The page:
2)  Digging out a plant in my garden.  All during Chemo and Radiation, I did not have strength enough to do this.  Now I can go out, put the shovel in my hand, and transplant a flower!  Even having to wear a compression sleeve for Lymphedema, doesn’t dampen my joy!  And I planted pansies in September because I was not able to plant petunias in May!

3)  Going back to the doctor as a Cancer Survivor.  When I had my one month checkup with the Radiation Oncologist, the entire Radiation Department was thrilled to see me.  I was just as delighted to see them. There were hugs for everyone!   I realized how great I was now feeling and began to imagine my visits there in 6 months, 2 years, and 5 years!   What an amazing visualization!  My Radiation Technician said he so enjoys seeing his former patients as when he started his job 17 years ago, most everyone died.  Now, so many cancer patients survive, it is a real joy for him to see them and realize he contributed to their being alive!

4)  Singing a song.  I could not sing while I was going through cancer treatment.  I could not even turn on the radio nor could I listen to talk radio..  I caught myself jamming to some 1980s song driving down the street, singing along and moving my body!   It felt marvelous even though I was slighly off key!  I did not care!

5)  Using hair gel.  WOW, this really was the most exciting thing.   Since my favorite new hobby is rubbing my hands through my one inch post-chemo hair, last night I decided I could use a little hair gel and see what happens.  So I found this stuff in my hair care drawer, probably really old, called “Spike It”.  What fun it was to be able to put it in my hair and have my hair stick out all over my head!   What joy!  I know the words, “Bad hair day” will never come out of my mouth again!

6)  Preparing for winter now in the Midwest, I never thought being able to caulk around my garage door could bring such delight.  It needed to be done last year.  I was not able to do it then or do it this summer!  Today I did it with ease!

7)  Getting an exercise machine.  My friends were selling a Gazelle for $20.00 at their garage sale!  Sold – and they even delivered it.  I guarantee I won’t hang clothes on it as I am so thrilled to have the energy to maneuver it!

8)  And the biggest thing is learning new ways of doing things.  I got stuck in ruts always doing things the same way.  Now I am realizing what bothers me and what I don’t want to waste my time doing or finding new ways to do things.  Clarity comes quickly now!  For example, folding wash cloths.   I’ve probably spent weeks folding wash cloths in my lifetime.  I gave up folding during chemo as I didn’t have enough energy.  I put them in a basket unfolded, and it worked like a charm!  Why go back to folding?  Unnecessary!

Thanks for listening to my enthusiasm!  I hope it is contagious!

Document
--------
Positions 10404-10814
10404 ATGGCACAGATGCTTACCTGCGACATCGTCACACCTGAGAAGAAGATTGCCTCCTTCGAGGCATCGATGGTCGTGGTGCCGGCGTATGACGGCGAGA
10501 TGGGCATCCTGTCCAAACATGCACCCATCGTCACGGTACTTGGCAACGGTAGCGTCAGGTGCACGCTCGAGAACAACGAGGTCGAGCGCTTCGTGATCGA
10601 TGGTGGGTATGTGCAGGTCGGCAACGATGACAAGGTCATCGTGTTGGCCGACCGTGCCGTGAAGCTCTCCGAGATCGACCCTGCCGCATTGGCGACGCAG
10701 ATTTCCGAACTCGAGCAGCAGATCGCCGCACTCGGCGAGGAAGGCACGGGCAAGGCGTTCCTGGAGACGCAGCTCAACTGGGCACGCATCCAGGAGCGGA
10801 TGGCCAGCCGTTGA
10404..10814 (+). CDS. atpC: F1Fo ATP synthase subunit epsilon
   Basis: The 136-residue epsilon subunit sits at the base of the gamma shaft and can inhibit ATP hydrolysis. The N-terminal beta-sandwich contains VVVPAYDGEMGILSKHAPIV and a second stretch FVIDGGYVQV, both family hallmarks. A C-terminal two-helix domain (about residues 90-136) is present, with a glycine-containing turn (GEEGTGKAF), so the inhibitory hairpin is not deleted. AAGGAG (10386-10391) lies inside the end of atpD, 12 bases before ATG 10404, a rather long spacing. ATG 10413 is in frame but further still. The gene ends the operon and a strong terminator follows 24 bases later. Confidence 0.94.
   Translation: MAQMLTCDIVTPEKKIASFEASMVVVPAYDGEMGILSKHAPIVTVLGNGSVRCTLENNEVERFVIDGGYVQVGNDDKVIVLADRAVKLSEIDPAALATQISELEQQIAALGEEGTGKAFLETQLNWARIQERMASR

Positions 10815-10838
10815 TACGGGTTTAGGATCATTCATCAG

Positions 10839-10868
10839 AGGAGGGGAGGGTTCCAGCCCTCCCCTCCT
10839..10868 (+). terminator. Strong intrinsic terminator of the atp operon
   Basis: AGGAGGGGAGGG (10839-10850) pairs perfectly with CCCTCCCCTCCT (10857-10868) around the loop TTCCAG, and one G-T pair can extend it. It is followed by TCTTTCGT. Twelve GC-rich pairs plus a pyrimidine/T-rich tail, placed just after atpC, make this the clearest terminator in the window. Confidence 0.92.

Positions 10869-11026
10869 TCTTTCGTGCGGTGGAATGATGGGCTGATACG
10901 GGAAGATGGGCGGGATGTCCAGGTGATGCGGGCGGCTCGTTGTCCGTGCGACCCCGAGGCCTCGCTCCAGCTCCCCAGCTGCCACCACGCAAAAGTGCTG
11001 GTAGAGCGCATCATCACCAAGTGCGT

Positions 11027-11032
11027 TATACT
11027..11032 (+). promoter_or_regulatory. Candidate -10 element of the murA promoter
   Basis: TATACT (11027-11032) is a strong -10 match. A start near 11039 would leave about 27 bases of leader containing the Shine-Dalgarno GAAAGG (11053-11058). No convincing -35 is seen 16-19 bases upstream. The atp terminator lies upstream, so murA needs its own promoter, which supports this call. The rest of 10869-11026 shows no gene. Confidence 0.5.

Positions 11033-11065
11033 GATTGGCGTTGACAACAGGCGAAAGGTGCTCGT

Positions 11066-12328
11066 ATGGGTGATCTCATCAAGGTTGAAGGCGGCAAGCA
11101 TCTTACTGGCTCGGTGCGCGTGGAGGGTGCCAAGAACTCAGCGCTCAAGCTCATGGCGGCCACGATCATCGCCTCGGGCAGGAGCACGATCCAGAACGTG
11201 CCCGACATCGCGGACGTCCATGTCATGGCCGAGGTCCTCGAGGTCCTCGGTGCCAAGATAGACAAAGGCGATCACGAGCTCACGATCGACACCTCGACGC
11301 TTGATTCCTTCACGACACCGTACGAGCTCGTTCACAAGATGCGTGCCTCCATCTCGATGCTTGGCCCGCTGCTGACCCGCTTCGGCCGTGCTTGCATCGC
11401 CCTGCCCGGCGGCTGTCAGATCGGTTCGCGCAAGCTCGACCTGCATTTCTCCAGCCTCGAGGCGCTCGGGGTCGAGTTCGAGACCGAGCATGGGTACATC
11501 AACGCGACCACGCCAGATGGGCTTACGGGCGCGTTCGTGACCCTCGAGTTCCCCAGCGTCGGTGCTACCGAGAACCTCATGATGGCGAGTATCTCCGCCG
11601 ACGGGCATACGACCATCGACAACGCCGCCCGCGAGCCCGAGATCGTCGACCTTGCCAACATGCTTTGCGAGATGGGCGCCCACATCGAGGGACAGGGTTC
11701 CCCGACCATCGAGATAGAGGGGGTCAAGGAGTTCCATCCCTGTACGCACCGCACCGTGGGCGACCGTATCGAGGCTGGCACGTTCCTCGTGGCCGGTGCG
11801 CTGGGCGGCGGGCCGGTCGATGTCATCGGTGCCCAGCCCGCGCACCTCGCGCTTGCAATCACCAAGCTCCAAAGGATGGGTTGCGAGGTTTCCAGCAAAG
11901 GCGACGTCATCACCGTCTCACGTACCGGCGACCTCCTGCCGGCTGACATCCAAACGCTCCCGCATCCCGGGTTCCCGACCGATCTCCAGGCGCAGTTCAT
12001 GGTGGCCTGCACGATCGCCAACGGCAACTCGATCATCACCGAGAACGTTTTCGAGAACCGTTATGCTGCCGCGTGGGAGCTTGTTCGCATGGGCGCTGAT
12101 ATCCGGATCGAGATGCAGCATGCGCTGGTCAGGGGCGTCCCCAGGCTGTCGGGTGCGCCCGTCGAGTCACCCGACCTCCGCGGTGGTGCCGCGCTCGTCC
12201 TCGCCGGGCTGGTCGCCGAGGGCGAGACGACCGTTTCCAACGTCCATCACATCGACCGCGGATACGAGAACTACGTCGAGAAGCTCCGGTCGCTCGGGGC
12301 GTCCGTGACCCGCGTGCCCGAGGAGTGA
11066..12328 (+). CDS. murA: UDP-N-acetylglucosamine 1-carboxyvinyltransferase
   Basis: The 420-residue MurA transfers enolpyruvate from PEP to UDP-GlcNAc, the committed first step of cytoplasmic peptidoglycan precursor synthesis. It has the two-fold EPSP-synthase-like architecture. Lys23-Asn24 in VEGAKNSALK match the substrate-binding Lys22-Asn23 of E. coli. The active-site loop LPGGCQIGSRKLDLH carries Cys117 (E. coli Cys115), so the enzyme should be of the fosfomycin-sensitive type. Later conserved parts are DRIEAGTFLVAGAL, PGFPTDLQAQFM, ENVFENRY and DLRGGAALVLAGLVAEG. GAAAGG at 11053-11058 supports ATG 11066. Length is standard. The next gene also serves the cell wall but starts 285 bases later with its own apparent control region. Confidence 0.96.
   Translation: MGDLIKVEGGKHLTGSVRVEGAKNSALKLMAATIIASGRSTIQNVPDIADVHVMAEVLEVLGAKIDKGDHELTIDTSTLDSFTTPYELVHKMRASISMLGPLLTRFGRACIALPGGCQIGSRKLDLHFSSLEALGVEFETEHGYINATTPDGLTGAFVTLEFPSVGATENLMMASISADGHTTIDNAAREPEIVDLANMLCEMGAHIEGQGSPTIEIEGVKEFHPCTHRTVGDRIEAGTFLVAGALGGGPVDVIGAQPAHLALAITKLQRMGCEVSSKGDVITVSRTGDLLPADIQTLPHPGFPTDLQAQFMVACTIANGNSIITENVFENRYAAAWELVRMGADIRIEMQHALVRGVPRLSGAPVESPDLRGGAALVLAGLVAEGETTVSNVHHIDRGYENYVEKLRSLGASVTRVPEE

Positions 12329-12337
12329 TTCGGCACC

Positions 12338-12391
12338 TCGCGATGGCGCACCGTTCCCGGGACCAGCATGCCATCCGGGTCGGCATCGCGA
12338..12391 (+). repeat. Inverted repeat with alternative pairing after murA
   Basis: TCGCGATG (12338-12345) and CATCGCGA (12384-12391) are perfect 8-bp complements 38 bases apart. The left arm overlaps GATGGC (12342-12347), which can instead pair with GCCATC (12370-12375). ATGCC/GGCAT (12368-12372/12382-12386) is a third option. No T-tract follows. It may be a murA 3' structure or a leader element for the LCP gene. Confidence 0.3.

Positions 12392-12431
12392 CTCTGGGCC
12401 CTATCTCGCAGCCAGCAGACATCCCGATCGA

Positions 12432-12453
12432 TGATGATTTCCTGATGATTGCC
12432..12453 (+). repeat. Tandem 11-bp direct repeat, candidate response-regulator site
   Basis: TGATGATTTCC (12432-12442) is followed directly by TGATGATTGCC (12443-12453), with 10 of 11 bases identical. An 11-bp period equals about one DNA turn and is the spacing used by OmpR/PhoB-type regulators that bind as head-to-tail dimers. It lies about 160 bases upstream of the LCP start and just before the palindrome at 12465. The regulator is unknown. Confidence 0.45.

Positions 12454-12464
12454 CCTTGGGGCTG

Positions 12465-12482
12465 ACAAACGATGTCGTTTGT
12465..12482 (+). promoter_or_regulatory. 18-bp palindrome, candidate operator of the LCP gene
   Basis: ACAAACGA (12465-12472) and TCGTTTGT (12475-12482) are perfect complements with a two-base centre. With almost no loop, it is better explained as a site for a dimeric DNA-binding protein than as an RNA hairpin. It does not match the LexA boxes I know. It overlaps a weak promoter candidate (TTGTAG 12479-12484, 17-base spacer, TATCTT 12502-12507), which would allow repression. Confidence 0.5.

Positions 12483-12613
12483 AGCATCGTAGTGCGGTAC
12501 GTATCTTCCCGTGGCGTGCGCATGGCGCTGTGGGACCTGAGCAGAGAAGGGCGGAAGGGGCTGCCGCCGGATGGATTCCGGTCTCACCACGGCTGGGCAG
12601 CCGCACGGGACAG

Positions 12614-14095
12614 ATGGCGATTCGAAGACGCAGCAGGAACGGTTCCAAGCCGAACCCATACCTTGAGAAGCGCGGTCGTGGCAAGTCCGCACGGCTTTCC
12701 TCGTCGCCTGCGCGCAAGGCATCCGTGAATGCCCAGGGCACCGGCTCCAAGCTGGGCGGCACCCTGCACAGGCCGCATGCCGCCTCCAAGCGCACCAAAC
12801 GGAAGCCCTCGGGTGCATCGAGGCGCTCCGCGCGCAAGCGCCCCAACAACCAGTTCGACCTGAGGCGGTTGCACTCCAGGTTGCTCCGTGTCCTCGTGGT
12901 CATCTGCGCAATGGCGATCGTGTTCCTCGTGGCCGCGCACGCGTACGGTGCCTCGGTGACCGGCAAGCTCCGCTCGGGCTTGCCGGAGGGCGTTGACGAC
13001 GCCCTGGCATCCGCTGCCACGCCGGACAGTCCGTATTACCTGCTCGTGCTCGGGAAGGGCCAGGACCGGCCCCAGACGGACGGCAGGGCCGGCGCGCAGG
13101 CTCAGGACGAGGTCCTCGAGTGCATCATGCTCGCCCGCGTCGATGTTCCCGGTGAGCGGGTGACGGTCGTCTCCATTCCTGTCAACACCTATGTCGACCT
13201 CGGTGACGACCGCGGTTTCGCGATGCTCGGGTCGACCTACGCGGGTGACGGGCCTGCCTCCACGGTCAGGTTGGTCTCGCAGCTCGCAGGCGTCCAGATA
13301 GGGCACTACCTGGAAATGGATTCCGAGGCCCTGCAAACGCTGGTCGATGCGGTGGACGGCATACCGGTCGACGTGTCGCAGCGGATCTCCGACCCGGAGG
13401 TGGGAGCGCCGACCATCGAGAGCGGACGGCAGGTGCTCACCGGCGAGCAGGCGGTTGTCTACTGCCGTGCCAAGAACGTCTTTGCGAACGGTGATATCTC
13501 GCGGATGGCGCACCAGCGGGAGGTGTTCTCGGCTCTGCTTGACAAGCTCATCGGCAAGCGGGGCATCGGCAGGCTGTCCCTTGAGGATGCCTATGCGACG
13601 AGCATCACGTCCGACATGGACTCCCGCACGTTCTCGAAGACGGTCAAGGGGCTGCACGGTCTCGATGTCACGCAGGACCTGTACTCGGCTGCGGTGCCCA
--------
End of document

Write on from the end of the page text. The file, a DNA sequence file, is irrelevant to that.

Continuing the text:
Life, Emotions and Reality after Breast Cancer

I have read the two most difficult days during Breast Cancer are the day of diagnosis and the day treatment ends.  I’ve received many emails from women who have now completed Cancer Treatment, but they were not prepared for the myriad of emotions they are now experiencing. For some they are just finished with treatment, and others are as far as 5 years out.   Several have asked me to write about it.

A post on a women’s breast cancer discussion website caught my eye this morning.  It was for Stage III Breast Cancer patients and was entitled, “I Feel Like I am Living to Prepare to Die.”   Immediately, many Breast Cancer Survivors chimed in saying they knew exactly what the poster meant and understood.  The reason so many of us understand that statement is this:

When you are diagnosed with cancer that requires long-term treatment, it is like you go away to a desert island.  Your medical team is there and some treasured family and friends who have chosen to be there with you.  There are no palm trees or tropical drinks on this island.  It is like no where you have ever been.   Everything else ceases to be important, and your focus is on one thing which is GET RID OF ALL CANCER.  This island becomes your home as terrifying and horrible as it is.  It is a land of great suffering, emotional torment, as well as tremendous loneliness and isolation.  But you are being healed as you go through the process, or so you hope.

One day a rescue boat arrives and the boat captain points your way and tells you it is time to leave this island. He delivers you back to where you came from, but you get there and everything is different.  Your physical home looks the same, but everything surrounding it has changed.   It now feels alien to you.

In a flash, you remember those Lifetime movies you watched and condemned where the Amnesia Person tried to put his life back together and the Kidnapping Victim felt a connection to her kidnappers. What you didn’t understand while you were watching those movies, suddenly makes more sense.

Many days you are euphoric that you have escaped the island and survived.  You feel simultaneously chosen and sad because many do not make it off the island. The following day you feel subdued because nothing is the same as it was.  It is difficult to find your way.